After exhausting your in-house options, consulting with a Los Angeles employment lawyer will help determine the best course of action for your claim. Some situations may benefit from filing a claim in court, while other cases may benefit more from a claim to the California Department of Fair Employment and Housing. Your attorney will know the best options available for the circumstances of your claim.

Damages Awarded for Age Discrimination

Filing a claim for age discrimination is more than just receiving compensation. It is about holding your employer accountable for creating an inequitable work environment. Part of that process is seeking damages that could include losses from:

  • Back pay and wages
  • Lack of salary changes from a promotion
  • Owed benefits
  • Bonuses
  • Pain and suffering
  • Emotional distress


Q: Can You Sue for Age Discrimination in California?

A: Yes, you have a right to file a claim for age discrimination in California. Working with an employment attorney will help you determine if the facts of your case should be litigated in court or if your claim should be filed through the Department of Fair Employment and Housing. Either option provides an opportunity to hold your employer accountable.

Q: How Do I Prove Age Discrimination in California?

A: While an employer will not directly state that your termination, lack of promotion, or change in job performance is due to age, that does not mean it is not. It is important to document any:

  • Comments about your age
  • Jokes
  • Witness statements
  • Text messages

This and other evidence can help show a pattern of behavior against your age.

Q: How Difficult Is It to Prove Age Discrimination?

A: Proving that you were discriminated against because of your age can be complicated and difficult. Often, evidence is neither written nor admitted to. Therefore, it requires documentation or witness statements that can help prove it was due to age. To prove the employer is at fault, there must be a pattern of behavior.

Q: Can I Be Fired for Reporting Age Discrimination?

A: No, you may not be fired for reporting any type of discrimination in the workplace. If you are terminated, or there is a change in job performance evaluations after reporting any discriminatory acts, you could be the victim of retaliation. You should collect evidence, including documents, written emails, witness statements, etc., and speak with an employment attorney to look for patterns of retaliation.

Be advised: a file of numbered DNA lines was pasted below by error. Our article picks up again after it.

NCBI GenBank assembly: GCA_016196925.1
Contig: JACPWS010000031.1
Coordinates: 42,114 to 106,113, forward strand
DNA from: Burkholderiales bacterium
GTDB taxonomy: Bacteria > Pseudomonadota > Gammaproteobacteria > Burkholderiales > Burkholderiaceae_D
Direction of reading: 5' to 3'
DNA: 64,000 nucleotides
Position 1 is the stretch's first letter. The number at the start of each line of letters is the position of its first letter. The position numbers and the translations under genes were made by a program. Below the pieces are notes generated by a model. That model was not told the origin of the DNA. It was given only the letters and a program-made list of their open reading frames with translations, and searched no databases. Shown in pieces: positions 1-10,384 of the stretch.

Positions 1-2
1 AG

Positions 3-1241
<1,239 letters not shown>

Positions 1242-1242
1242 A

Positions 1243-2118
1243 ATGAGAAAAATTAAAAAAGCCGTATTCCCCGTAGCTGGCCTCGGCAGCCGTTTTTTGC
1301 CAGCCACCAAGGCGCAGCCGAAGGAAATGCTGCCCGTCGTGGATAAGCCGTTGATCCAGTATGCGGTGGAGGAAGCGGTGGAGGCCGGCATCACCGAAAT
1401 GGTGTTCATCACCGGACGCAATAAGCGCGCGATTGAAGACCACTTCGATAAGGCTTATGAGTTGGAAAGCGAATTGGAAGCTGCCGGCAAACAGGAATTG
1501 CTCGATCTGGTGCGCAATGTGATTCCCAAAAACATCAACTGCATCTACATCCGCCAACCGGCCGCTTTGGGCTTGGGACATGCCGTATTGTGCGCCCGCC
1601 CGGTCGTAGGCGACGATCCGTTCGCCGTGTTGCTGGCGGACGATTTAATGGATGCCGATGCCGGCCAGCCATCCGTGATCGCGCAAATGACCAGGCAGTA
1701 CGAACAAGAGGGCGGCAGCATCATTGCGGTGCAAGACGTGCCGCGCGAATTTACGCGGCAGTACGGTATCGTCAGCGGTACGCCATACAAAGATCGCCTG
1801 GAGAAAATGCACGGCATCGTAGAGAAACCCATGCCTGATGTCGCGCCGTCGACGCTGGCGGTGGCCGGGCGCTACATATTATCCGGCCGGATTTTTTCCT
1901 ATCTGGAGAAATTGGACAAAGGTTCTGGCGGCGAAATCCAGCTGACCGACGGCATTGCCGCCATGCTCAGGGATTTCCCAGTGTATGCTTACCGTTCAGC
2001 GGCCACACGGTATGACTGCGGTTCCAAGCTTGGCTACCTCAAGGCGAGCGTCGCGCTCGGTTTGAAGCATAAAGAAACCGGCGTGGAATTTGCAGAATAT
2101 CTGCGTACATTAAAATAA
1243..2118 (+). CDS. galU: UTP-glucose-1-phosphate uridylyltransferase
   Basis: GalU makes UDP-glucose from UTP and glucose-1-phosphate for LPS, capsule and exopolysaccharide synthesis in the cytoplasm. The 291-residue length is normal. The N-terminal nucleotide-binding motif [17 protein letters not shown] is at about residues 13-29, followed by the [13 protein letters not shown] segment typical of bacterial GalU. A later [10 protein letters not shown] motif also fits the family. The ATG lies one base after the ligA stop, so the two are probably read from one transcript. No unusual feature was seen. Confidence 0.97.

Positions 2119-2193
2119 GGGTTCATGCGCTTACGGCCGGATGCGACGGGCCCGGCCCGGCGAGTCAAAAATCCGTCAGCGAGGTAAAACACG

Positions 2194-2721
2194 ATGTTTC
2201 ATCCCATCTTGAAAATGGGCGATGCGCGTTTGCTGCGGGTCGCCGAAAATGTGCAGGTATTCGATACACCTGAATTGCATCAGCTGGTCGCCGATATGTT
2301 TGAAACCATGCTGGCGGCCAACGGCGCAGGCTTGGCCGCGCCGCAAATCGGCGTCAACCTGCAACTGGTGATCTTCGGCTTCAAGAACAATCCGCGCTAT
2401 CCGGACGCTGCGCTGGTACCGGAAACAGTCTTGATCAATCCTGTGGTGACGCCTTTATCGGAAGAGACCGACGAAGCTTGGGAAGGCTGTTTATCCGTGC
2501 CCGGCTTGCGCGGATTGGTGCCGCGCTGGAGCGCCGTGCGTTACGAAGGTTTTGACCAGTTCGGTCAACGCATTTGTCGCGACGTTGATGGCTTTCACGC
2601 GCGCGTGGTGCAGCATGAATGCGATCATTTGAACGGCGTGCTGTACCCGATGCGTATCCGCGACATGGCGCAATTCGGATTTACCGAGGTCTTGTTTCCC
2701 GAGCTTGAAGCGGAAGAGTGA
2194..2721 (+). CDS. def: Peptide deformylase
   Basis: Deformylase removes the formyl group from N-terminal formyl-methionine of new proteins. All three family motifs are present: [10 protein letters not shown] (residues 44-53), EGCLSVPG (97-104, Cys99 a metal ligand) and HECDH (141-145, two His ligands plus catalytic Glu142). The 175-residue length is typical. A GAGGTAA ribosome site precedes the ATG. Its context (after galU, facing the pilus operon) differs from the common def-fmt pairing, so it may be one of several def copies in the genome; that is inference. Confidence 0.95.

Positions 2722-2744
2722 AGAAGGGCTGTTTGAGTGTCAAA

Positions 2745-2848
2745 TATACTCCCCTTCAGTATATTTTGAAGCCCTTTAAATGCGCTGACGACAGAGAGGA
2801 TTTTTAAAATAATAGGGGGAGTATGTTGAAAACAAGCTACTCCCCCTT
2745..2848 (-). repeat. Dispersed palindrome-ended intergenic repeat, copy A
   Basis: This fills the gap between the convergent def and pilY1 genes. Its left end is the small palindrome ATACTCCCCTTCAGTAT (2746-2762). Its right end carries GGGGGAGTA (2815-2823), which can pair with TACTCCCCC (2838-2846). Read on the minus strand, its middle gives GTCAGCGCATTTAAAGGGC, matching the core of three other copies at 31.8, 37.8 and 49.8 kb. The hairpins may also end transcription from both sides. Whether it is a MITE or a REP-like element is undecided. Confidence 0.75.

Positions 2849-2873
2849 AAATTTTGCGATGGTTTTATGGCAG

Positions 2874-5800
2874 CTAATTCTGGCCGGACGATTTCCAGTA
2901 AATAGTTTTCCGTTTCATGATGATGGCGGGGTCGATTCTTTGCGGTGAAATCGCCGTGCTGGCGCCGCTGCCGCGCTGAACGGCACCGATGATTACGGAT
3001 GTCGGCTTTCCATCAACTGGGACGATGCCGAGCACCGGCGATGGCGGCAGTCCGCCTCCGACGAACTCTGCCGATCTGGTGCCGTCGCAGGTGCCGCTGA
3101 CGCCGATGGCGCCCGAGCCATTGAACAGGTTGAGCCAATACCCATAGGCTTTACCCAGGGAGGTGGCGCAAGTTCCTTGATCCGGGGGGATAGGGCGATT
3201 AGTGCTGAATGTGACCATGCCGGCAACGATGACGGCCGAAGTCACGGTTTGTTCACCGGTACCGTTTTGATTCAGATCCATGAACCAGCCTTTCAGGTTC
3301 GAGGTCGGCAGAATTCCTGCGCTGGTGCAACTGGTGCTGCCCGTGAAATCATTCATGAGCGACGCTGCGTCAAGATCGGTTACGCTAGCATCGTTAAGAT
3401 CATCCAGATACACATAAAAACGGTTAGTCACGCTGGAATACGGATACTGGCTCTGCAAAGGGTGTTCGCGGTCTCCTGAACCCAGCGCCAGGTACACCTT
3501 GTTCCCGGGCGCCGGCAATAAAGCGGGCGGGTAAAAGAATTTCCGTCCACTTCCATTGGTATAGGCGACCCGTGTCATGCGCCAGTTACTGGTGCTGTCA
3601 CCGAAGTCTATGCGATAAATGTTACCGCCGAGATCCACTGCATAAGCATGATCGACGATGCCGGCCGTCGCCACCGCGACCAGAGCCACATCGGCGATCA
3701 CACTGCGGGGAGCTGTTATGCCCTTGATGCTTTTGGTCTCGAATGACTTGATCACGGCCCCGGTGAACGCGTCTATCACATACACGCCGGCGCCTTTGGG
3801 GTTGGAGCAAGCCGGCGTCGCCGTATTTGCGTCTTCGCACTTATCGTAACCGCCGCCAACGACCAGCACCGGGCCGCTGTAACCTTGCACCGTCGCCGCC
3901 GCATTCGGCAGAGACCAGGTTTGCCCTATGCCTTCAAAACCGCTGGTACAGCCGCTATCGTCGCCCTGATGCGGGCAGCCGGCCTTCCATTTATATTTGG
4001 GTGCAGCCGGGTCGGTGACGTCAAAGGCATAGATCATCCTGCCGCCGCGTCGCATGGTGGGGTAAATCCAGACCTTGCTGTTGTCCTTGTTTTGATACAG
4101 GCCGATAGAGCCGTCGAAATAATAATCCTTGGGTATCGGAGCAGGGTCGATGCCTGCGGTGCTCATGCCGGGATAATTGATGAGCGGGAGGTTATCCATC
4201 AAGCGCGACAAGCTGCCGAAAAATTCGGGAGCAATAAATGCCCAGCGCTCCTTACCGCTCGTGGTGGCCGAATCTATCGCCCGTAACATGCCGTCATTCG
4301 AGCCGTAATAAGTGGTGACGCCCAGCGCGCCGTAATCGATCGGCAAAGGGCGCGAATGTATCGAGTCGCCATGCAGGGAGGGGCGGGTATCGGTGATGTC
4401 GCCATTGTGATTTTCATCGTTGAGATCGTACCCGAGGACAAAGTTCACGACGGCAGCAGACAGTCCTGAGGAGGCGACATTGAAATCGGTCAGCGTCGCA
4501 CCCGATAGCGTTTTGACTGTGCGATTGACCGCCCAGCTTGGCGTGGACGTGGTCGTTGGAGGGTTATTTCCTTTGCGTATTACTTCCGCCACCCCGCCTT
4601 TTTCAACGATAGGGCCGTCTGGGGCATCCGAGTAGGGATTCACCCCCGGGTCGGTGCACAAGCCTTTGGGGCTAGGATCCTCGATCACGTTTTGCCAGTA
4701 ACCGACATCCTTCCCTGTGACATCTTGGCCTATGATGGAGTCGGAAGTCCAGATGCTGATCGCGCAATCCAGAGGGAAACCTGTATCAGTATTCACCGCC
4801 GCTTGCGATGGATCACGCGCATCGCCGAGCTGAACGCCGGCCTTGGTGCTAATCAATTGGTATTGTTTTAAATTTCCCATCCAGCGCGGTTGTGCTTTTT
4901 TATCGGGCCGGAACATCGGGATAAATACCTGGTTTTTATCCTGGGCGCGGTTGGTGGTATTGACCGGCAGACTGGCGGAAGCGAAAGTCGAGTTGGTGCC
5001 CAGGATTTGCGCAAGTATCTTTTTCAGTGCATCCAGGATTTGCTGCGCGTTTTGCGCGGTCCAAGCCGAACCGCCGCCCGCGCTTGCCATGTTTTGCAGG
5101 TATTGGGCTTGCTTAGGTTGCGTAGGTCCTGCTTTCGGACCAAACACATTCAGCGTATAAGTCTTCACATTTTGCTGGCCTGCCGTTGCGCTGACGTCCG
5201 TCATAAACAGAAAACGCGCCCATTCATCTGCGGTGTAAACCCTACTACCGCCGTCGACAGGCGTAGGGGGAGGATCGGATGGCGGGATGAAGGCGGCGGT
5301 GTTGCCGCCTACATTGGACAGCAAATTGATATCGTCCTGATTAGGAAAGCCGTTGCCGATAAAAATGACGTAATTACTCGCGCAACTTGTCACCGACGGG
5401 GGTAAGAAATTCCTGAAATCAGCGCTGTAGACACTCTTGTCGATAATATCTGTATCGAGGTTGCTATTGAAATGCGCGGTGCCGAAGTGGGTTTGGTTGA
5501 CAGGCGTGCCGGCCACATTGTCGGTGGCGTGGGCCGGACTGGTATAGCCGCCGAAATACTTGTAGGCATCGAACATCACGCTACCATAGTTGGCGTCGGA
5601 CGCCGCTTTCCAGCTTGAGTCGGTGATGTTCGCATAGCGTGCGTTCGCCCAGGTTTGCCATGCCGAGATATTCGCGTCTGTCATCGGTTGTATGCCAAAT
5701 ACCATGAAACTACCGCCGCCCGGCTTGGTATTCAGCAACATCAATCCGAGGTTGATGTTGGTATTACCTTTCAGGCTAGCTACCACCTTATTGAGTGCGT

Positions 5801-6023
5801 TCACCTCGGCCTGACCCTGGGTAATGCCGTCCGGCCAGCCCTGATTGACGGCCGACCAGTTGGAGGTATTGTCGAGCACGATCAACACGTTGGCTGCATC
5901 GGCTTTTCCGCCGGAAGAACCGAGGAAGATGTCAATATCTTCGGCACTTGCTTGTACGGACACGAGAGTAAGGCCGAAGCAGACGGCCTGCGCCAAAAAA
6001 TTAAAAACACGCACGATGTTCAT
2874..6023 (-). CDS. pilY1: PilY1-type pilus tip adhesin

Los Angeles Age Discrimination Attorneys

If you feel you have been targeted by your employer because of your age, you should seek the help of a knowledgeable and expert attorney who will help you navigate employment law to hold your employer responsible for their actions. At the Shirazi Law Firm, P.C., our employment lawyers will review the details of your case. We can help you recover the damages you may be owed by holding your employer accountable for their actions. If you or someone you know has been discriminated against due to their age in Los Angeles or Southern California, please contact us for a free consultation.

“Emanuel Shirazi went above and beyond on my case. My employer treated me so unfairly and I felt like I had no where to turn. I met with Emanuel and he told me: I’ve got your back. This guy is a pit bull who never stops fighting for his clients. So glad he was on my side and not vice versa. Trust me, Emanuel won’t let you down.“


ML was an excellent and hard-working employee in her 60’s. Towards the end of her employment, management made a series of negative comments relating to her age and disability in an attempt to get her to quit her employment. These comments were of the nature that ML was too old (“can’t teach an old dog new tricks”, “too old to do x”) and that she had too many health issues to be working (“should think about retirement.”)

ML refused to quit. Her employer then fired ML, replacing her with someone in their 20’s—almost 40 years younger. The Company also fired other older employees around the same time. ML suffered severe emotional distress as a result of this discrimination, devastating career loss, and inability to find similar employment.

If you suspect that you have been discriminated against or wrongfully terminated because of a protected category such as age, disability, or medical condition, give us a call at 310-294-8773 for your free intake.

Cases are handled on a contingency fee basis, meaning we only get paid after you do. Consultations/communications can be virtual if preferred.




Founder Emanuel Shirazi is an employment lawyer in Los Angeles representing employees who have been legally wronged by their employers. In addition to representing employees, Mr. Shirazi used to defend employers while he worked at the largest employment law firms in the country. Thus, Mr. Shirazi knows the tricks of the trade of the other side and will use that to your advantage in your case. Mr. Shirazi’s experience helps him anticipate your employer’s defense and prepare accordingly.